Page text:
This year represents a peculiar personal anniversary. I have now been doing food studies for as long as I previously did sexuality studies, before my “culinary turn.” While I have gradually slid from the sex to the food side of the academic table, I still teach both subjects. I also remain active on the editorial board of Sexualities, a leading journal in the sociology of sexuality, even as I participate in the editorial collective for Gastronomica. Thus, as I was gazing at Jess Stephens’s mesmerizing photographic diptychs in this issue, I also was contemplating the academic diptych of my own career, on the one side “sex,” on the other “food”—what connects them? This question formed for me a way of looking at this issue. Just like the flies caught lighting upon the dates in the cover image from Stephens, questions of bodily politics buzz from food to sex studies. Drawing on these articles as food for thought, I found three terms that seemed ripe for comparative reflection: authenticities, temporalties, and borders.

Sex and food find a connection in the concept of authenticity. Food and sex both are visceral ways of grounding culturally prescribed “truths” about self and society in the body. As Gaozi tells Mencius, “food and sex are natural” (食色性也 shi se xing ye), but for Mencius, this commonsensical observation is only half the story. The Confucian conception of nature, like Aristotle’s, is both descriptive and normative (Bloom 1997; Hall 2020). In short, desires for sex and food are simultaneously formed in the body and informed through the cultivation of a moral instinct. Similarly, for us moderns, “authenticity” is a term that contains within it this simultaneously socialized and naturalized conception of a prescriptive path—a “way” (dao 道) of eating—that still must be cultivated through social pedagogy (e.g., food writing and nutrition studies). Sex is analogously thought to be “natural,” though the standards of “nature” we apply to it are different.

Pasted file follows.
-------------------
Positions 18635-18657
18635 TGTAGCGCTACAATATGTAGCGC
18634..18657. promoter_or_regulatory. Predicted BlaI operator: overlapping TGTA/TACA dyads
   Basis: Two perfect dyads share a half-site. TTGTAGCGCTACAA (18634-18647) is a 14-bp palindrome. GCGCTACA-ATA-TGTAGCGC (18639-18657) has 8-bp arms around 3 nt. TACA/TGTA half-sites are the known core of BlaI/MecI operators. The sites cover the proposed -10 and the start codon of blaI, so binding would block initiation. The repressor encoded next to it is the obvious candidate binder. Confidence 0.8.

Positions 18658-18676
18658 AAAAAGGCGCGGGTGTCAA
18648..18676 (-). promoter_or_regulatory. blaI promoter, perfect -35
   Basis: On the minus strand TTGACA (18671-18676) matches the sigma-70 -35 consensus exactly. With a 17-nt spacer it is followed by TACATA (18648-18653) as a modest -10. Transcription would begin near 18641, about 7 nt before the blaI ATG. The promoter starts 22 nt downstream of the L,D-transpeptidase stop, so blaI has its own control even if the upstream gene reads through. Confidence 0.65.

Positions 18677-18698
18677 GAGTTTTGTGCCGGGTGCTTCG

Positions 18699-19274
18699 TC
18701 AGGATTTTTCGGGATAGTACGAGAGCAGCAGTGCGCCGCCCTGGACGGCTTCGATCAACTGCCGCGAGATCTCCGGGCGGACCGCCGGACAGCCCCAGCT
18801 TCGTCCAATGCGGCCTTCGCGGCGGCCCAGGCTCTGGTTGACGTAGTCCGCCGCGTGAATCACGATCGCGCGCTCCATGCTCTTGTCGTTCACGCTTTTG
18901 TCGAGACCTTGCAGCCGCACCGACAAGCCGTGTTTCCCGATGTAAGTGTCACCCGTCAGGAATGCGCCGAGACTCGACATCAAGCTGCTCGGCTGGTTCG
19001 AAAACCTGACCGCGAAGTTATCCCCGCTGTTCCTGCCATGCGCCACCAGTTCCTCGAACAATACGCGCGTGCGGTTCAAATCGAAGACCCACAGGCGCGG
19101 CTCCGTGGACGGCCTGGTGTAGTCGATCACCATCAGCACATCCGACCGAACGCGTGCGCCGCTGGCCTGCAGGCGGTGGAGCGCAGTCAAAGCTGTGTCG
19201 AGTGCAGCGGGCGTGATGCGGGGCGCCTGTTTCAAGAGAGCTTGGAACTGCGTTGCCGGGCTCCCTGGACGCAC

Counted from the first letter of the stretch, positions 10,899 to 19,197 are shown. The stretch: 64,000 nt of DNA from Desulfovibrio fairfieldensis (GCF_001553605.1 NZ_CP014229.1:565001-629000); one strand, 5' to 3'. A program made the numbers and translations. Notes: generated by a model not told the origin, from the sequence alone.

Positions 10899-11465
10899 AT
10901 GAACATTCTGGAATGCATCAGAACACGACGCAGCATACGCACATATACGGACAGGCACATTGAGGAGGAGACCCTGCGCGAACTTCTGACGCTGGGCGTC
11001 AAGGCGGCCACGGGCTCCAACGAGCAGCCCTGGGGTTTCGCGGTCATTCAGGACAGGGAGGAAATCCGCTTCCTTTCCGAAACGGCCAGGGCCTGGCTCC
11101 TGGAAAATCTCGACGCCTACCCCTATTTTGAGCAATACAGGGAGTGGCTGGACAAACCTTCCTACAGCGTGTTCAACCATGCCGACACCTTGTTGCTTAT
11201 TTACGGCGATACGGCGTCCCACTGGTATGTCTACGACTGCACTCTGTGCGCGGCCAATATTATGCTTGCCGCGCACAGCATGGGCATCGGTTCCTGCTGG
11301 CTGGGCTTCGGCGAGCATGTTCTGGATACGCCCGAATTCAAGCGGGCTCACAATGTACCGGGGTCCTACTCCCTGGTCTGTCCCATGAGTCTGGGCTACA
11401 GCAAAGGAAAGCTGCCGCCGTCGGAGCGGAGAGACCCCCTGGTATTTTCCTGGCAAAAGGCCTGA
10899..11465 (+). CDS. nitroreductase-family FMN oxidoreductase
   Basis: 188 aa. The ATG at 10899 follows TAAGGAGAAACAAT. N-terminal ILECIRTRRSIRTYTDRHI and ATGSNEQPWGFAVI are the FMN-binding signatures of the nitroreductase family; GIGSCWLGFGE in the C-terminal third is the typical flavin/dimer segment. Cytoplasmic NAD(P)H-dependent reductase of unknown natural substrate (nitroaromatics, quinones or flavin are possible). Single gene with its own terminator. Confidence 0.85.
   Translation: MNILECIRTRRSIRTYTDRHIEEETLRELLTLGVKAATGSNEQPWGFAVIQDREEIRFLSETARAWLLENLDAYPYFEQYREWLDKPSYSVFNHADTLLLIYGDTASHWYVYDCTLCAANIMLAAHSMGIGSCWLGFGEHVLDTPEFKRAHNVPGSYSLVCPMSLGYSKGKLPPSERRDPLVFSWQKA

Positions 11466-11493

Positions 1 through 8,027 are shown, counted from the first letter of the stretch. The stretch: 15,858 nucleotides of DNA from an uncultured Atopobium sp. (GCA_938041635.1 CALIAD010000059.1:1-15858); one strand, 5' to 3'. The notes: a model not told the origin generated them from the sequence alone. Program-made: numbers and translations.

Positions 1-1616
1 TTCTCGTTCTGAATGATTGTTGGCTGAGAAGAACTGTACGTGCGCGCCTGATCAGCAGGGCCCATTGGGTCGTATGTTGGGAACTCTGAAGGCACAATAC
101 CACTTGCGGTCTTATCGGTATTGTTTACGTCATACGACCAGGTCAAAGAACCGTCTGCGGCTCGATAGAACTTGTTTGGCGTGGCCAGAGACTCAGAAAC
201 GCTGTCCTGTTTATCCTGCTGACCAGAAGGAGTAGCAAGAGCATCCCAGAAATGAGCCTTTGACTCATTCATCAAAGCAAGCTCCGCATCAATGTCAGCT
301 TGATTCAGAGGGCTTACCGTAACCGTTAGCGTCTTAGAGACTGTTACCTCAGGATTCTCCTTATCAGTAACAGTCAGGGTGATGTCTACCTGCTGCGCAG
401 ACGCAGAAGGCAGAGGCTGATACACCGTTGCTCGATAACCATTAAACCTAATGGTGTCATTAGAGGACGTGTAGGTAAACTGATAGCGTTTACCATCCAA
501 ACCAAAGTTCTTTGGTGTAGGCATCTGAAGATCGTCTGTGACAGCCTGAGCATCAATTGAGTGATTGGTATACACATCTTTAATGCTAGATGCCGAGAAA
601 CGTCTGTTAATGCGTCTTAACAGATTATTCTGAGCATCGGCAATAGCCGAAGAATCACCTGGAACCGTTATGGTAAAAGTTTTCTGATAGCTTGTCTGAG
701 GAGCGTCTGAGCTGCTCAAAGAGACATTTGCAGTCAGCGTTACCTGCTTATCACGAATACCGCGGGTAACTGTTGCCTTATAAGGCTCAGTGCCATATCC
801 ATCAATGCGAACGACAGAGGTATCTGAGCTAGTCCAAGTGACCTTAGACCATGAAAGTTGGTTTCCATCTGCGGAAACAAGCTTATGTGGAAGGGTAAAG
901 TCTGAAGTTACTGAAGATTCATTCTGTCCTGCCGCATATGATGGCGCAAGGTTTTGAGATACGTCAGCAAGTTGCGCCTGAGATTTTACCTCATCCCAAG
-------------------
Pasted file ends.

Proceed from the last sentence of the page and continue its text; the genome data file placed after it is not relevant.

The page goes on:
As both culture and nature, food and sex also are ways of marking social time on multiple scales, from the daily meals and hugs to feasts celebrating a lifelong marriage. Food, through the vehicle of palatal memory, is a particularly powerful way of establishing shared social temporalities, confirming private and public connections through palatal nostalgia. Sex, in contrast, is often a way of forgetting as much as remembering, and sexual memories are notoriously mutable. Both can be ways of grounding stories about our pasts, presents, and futures. But are these stories told through the body always reliable?

Finally, eating and sex can both be a way of staking out boundaries against others, while simultaneously creating especially inviting ways of violating them. While sexual border crossing is more often perilous, gastronomy both celebrates distinctive social identities and suggests new recipes for redefining them. Culinary boundaries and borderlands are concepts in many of the pieces in this issue. Therefore, in outlining themes that unite this issue of Gastronomica, I try to generate some formative questions from my perspective on sexuality studies, which I pose as one way of reading these contributions to food studies. I start first with the theme of authenticity, then memories and temporalities, and finally return to the questions of boundaries and boundary crossing.